On this date in 1919, Bavarian communist Eugen Levine (or Levien) was shot by the Freikorps for his role in the Munich Soviet.
Levine (English Wikipedia entry | German) was a St. Petersburg Jewish bourgeois whose early idealism led him to a Socialist Revolutionary (SR) terror cell. He did time in Siberia after Russia’s 1905 revolution was smashed.
Having moved to Germany to study, Levine became involved in World War I’s antiwar struggle, which in turn positioned him to be a key player in the communist movement in postwar Germany.
With the end of the Great War, Germany’s destiny was settled with bare knuckles. The now-communist Russian government, whose safety was imperiled from every direction, looked hopefully to a revolutionary proletariat in the more advanced neighboring economy of Germany to consolidate its own position as well as to meet the Marxist mandate for transnational revolution.
The Bolshevik Karl Radek urged an audience of Luxemburg and Liebknecht’s KPD that “without the socialist revolution in Germany the Russian workers’ revolution, dependent on itself, would not have sufficient strength to build a new house on the ruins left behind by capitalism.” (Source)
Nonetheless, Munich mounted a revolt breaking away an independent Bavarian state that would eventually usher in a Bavarian Soviet Republic. This state Eugen Levine seized control of on April 12, 1919, with a communist putsch against the expressionist playwright who had served as its first head of state.* Levine would be the second, and last, in that office.
In the end, the KPD in Munich — and not only there, but throughout Germany — simply lacked the organizational strength or the mass mobilization to sustain the attempted revolution(s) against its inevitable foes. By May of 1919, its threadbare forces had been overwhelmed by right-wing soldiers and paramilitaries.** Defenders of the city and actual or perceived revolutionaries were shot out of hand by the hundreds.
This obviously staged photo purports to depict a Freikorps execution of a (theatrically unfazed) Bolshevik in Munich in 1919. (Source)
Levine’s treatment was, if equally certain, at least marginally more ceremonial.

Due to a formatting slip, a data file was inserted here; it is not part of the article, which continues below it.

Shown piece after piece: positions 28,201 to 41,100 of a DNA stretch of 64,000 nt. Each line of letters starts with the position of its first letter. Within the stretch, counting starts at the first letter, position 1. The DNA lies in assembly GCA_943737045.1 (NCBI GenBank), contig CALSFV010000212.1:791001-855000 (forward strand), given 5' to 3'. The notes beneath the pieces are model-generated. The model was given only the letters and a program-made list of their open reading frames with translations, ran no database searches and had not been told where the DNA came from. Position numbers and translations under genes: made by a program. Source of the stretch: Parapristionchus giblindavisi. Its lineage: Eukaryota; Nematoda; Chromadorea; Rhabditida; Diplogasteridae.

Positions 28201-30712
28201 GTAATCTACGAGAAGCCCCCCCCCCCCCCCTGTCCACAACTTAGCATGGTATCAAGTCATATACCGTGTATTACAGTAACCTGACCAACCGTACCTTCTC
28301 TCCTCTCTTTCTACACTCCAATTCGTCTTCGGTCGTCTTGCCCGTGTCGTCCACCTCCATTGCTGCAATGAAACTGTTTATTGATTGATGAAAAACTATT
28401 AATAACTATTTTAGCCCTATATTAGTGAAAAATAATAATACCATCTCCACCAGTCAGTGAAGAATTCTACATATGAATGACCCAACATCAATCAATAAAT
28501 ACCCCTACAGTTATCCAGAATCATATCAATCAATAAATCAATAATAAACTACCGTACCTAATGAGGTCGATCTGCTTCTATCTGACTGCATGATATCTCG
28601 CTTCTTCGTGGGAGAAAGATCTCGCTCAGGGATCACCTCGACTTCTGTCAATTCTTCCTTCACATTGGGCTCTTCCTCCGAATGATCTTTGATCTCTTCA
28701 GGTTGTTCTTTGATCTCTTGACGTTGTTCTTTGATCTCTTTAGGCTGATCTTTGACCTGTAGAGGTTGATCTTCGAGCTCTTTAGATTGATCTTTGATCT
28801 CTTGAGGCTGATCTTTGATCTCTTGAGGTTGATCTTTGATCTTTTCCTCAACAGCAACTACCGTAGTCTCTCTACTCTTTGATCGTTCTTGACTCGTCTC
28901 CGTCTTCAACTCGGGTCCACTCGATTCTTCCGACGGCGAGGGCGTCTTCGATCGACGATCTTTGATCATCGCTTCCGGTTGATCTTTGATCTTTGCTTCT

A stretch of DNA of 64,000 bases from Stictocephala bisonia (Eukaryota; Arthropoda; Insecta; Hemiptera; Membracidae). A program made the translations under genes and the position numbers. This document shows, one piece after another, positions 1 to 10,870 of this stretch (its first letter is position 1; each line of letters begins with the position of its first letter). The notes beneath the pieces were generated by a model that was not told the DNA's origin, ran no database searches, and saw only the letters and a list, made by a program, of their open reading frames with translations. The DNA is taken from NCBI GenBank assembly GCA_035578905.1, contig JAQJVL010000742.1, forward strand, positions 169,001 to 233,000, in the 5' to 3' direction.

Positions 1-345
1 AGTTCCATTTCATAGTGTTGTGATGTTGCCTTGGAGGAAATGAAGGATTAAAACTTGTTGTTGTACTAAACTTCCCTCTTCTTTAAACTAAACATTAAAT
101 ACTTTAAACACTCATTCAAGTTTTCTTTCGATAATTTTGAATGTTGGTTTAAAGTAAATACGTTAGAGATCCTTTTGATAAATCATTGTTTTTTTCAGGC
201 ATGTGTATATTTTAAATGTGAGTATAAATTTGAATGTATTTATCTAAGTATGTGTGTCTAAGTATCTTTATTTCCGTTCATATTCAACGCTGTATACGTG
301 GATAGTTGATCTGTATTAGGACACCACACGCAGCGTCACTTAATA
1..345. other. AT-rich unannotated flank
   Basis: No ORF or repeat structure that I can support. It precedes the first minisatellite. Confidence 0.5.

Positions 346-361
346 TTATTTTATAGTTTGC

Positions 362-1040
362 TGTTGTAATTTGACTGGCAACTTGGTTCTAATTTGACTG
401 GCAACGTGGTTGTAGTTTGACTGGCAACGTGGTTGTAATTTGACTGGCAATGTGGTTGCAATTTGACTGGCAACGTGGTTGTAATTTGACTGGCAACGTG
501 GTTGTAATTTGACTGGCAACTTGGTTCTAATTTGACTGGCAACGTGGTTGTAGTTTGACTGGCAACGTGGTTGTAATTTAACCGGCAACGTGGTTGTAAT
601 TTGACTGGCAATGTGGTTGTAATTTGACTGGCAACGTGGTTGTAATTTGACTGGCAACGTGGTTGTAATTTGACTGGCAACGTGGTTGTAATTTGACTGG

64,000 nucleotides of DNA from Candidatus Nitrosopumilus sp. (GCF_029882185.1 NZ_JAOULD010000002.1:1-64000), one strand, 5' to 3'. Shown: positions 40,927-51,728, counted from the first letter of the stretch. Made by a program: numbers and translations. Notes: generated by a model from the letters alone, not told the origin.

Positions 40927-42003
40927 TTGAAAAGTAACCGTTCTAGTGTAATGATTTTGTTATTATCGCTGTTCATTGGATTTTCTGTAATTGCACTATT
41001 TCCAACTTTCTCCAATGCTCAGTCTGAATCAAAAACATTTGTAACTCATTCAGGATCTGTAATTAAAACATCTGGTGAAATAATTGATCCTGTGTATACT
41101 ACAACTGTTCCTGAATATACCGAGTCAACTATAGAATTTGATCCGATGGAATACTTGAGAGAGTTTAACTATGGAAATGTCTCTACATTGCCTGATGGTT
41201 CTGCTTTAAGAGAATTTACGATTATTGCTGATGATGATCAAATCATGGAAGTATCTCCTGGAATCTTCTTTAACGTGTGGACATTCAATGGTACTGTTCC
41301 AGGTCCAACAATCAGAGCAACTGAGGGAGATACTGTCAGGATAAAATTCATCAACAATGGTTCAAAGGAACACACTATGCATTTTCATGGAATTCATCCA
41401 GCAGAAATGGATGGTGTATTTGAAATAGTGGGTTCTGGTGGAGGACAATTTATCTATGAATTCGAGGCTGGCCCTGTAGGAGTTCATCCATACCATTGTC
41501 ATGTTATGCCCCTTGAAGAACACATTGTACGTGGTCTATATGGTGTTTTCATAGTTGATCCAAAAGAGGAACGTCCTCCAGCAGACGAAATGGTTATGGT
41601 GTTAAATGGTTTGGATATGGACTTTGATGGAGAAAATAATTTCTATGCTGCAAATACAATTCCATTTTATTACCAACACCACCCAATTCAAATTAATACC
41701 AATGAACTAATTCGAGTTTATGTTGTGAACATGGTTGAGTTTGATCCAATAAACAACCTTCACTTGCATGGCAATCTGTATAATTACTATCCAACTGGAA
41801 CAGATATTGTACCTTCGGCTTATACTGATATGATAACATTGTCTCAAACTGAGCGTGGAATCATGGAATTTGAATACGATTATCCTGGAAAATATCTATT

Captured in hiding a few days after the incursion, Levine was saved for a show trial† at the start of June.
He met it in impressively good cheer, despite a good idea what was coming.
We Communists are all dead men on leave. Of this I am fully aware. I do not know if you will extend my leave or whether I shall have to join [the late] Karl Liebknecht and Rosa Luxemburg. In any case I await your verdict with composure and inner serenity. For I know that, whatever your verdict, events cannot be stopped … Pronounce your verdict if you deem it proper. I have only striven to foil your attempt to stain my political activity, the name of the Soviet Republic with which I feel myself so closely bound up, and the good name of the workers of Munich. They — and I together with them — we have all of us tried to the best of our knowledge and conscience to do our duty towards the International, the Communist World Revolution.
Left and center parties raised a pan-Germanic outcry to stay the executioner’s hand, but Levine was shot two days after condemnation.‡
Munich transmuted, with this conquest, from an outpost of the revolutionary vanguard into a veritable far-right hothouse: just weeks after Levine’s execution, Adolf Hitler would make his fateful acquaintance with the NSDAP in Munich. Within a few years he and his germinated their own Bavarian revolution. Munich and its beer hall (which the Freikorps had used for summary executions in May 1919) were long hallowed of the Third Reich.§
* The deposed president, Ernst Toller, “hanged himself” in 1939. Auden paid him tribute in moving verse.
Dear Ernst, lie shadowless at last among
The other war-horses who existed till they’d done
Something that was an example to the young.
We are lived by powers we pretend to understand:
They arrange our loves; it is they who direct at the end
The enemy bullet, the sickness, or even our hand.
It is their tomorrow hangs over the earth of the living
And all that we wish for our friends; but existing is believing
We know for whom we mourn and who is grieving.
** The aide-de-camp of the Freikorps Epp that marched into Munich that first week of May was the future SA chief Ernst Röhm. Also participating in this sortie: early Nazi leaders (and eventual Hitler rivals) Gregor and Otto Strasser, and future Wannsee Conference participant Wilhelm Stuckart.
† The young lawyer Max Hirschberg drew first dibs on defending the doomed Levine before his drumhead court, but faint-heartedly passed the assignment off. Hirschberg would remember the moment with shame: “I was too insecure and too cowardly to confront the scornful sneer of the reactionaries,” he wrote.
Maybe Hirschberg’s harsh self-judgment steeled his soul, for soon the “orgy of brutality, bloodthirstiness, and injustice aroused in me a decisive transformation.” He began to aggressively seek out hated revolutionaries to represent in the teeth of the political winds. Hirschberg had a notable mano-a-mano courtroom confrontation with Adolf Hitler in 1930; he had to flee Nazi Germany in 1934, but built a career in New York where he blazed trails with his work on wrongful convictions. There’s a summation of his career in this pdf; or, see the 2005 biography Justice Imperiled.
‡ Primary newspaper coverage (e.g., London Times, June 9, 1919) confirms the date; the “July 5” widely cited in online articles is mistaken.
§ The Nazis erected a memorial to the Freikorps who crushed the Bavarian Soviet; its remains can still be seen today.